In Dallas, Don Nelson had made Walker fight for minutes for the first time in his life. He couldn't shoot on a whim and tiptoed around the coaches. "I think I did The Wiggle one game, and Nelson was like, `Nah, don't do that here,' " Walker says. "So I didn't do it. Everybody on the team, Dirk, Steve Nash, Mike Finley, used to kill me because I wouldn't dance, because it was like I was scared of Nellie."
He shot only 305 three-pointers-one every nine minutes-and his average dipped to a careerlow 14 ppg. He felt underutilized; soon he'd be feeling irrelevant. Dallas shipped him in August to what Pierce calls the graveyard of basketball, Atlanta. He didn't wiggle there, either. "They don't have nothing to dance about," Toine says. But he put in an honest night's work. And someone took notice.
"It was never personal with Antoine; I just didn't like the way he played,'' Ainge says. "I liked his game more in Dallas and Atlanta-spending more time in the box, offensive rebounding."
Ainge also liked Toine's new body, which had been made over by Michael Jordan's trainer, Tim Grover, and a personal chef. Toine still ate all the chicken he wanted, but now it was without the hot sauce, and by this season's All-Star break he was down to 240 pounds. Meanwhile, the C's were below .500, the Sixers had just acquired Chris Webber, and the team needed a veteran to rein in its hotheaded scorers, Pierce and Davis. Ainge dialed the Hawks GM, Billy Knight.
Knight loved Toine's leadership, loved how he wore custom-made suits and led the team's tsunami-relief fund-raising. But he didn't want to pay Toine the max. Knight was hoarding draft picks, and Ainge was holding five No. 1's over the next three years. Danny was aware by now that Toine had always been the lightning rod of the Celtic locker room. Through Pierce and other team insiders, he learned that Toine was open to coming back. Ainge suspected Walker would thrive in Doc Rivers' spread offense, and when he asked Rivers about a possible trade for Walker, Doc told him, "We'll start him on the elbows or the post. He won't shoot threes unless he's wide open. We'll reverse the way he used to play."
So Ainge pulled a mulligan, reacquiring the now 28-year-old forward for Gary Payton, Tom Gugliotta, Michael Stewart and a conditional No. 1 pick. "Put it on me," he says. "I feel like I made some mistakes evaluating the whole element of what Antoine brought."
If that's not an apology, it's awfully damn close.
BUT DIANE Walker wanted more. She was the one who took the forlorn calls from her son over those months of exile, and the one who bristled at Ainge's quotes about how Antoine felt "entitled" to do what he wanted in Boston. "It took a big man to bring my son back," she admits, but she also says what her son will not.
"I don't know Danny Ainge, don't know anything about the man," she says. "All I know is when he came to Boston, my son had been carrying that team on his back for six years. I'm only speaking as a mother, but don't sit there and say Antoine thought he was bigger than the team. That's a lie."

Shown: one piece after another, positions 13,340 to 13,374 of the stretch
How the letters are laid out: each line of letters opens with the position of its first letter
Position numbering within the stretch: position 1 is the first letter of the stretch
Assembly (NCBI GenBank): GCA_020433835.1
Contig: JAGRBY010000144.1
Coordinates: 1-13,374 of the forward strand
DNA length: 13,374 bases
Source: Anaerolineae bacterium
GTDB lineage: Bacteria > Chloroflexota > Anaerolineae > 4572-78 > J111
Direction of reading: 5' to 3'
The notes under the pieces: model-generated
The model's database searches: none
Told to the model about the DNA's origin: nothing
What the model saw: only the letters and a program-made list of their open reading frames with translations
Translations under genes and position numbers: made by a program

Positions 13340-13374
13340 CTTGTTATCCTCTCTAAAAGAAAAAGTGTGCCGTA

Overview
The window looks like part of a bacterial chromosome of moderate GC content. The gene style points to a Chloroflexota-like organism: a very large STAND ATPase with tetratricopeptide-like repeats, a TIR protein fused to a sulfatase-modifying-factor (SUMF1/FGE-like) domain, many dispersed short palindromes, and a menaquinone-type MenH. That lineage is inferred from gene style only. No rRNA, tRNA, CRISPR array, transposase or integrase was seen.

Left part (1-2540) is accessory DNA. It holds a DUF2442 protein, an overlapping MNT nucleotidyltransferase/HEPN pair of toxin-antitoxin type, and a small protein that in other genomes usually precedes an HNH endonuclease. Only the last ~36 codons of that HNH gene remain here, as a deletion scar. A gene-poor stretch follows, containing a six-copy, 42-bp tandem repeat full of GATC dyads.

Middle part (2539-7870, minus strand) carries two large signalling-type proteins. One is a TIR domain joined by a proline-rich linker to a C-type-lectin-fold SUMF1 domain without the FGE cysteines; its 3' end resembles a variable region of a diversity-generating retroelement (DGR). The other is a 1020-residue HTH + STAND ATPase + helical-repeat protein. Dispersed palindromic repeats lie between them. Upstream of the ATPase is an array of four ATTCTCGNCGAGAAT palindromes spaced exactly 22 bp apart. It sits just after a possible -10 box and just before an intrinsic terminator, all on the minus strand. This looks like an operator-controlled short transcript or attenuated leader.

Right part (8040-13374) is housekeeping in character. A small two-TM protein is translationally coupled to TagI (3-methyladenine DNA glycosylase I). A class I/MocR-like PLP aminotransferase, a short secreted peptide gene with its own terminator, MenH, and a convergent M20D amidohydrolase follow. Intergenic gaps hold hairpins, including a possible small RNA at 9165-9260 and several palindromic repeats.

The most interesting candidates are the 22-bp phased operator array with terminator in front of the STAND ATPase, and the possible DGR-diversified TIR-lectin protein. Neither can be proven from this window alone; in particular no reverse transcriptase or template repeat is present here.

Ainge's response: "That's how mothers are supposed to feel. I'm just trying to do what's best for the Celtics."
Anyway, theirs is not the relationship that matters most. The day of the trade, Toine and Danny made their peace. When Ainge tried to explain the deal that started this whole mess, Walker told him to stop: "I was like, 'All right, I understand. I'm beyond that now.'"
A much slimmer Walker showed up for his first game in Utah on Feb. 25. It didn't take long for him to identify the Celtics' problems. Ainge had done a masterful job of drafting useful young talent (Tony Allen, Al Jefferson, Delonte West), but someone had to get them to calm down. The rooks responded to Toine right away. Jefferson, who was wearing Walker's former No. 8, said he could have it back under one condition: if he took the kid under his wing. Done.
Then there was the glum Blount, and Pierce and Davis grappling over fourth-quarter shots. Toine turned out to be the right mediator for each of them. Walker sat down Blount and Davis for one-on-one chats, and he and Pierce continue to have the heart-to-hearts they'd had for years.
In fact, Pierce spent a portion of last summer at Toine's downtown Chicago condo, and they're chummier now than when they played together the first time. "Opposites attract," Pierce says. Walker still has some work to do on his friend: in a five-day span in March, Pierce nearly fought Bob Sura and Tim Thomas. But there is already little doubt about who's the leader of this crew. During a late timeout against the Jazz, Toine pounded his fist in the huddle and promised the group they were going to win. "Every eye was fixed on him," Rivers says. "I didn't realize he carried such a big stick."
After Utah, the Celtics beat the Suns on the road, and then Toine returned to a home-crowd standing O against the Lakers. They won that game, then defeated the Pistons in OT, won in Houston (with Walker guarding Yao at times) and tore off 11 wins in the first 12 games after the deal, until their lack of size led to three straight defeats. Pierce, says LaFrentz, is reenergized now that he can slip on those headphones in peace. Toine is posting up almost exclusively, taking only one three-pointer every 9.9 minutes. "I've got perspective now," he says. "Atlanta will do that to you."
On a recent road trip, Walker sits in a hotel room, chuckling at the irony of it all. He was sent away as an undisciplined egomaniac and summoned back as the sober glue. When he's a free agent this summer, he'll surely point that out to his new pal, Danny, who's hoping Walker won't ask for the max again. Toine's sounding as if he won't, but with a wan smile he says, "They still got to pay me. They ain't avoiding that."
Asked whether The Wiggle will ever be seen again, he promises yes. "I felt like doing it in Charlotte after we won late, but I didn't," he says. "Because it was Charlotte. It's a more mature wiggle now. In the playoffs, though, I might not be able to hold back."
His teammates have begged for it, especially the rookies, who had never seen The Wiggle in the flesh. So recently, Walker broke it out in his most sacred place: the locker room.
When Danny wasn't watching.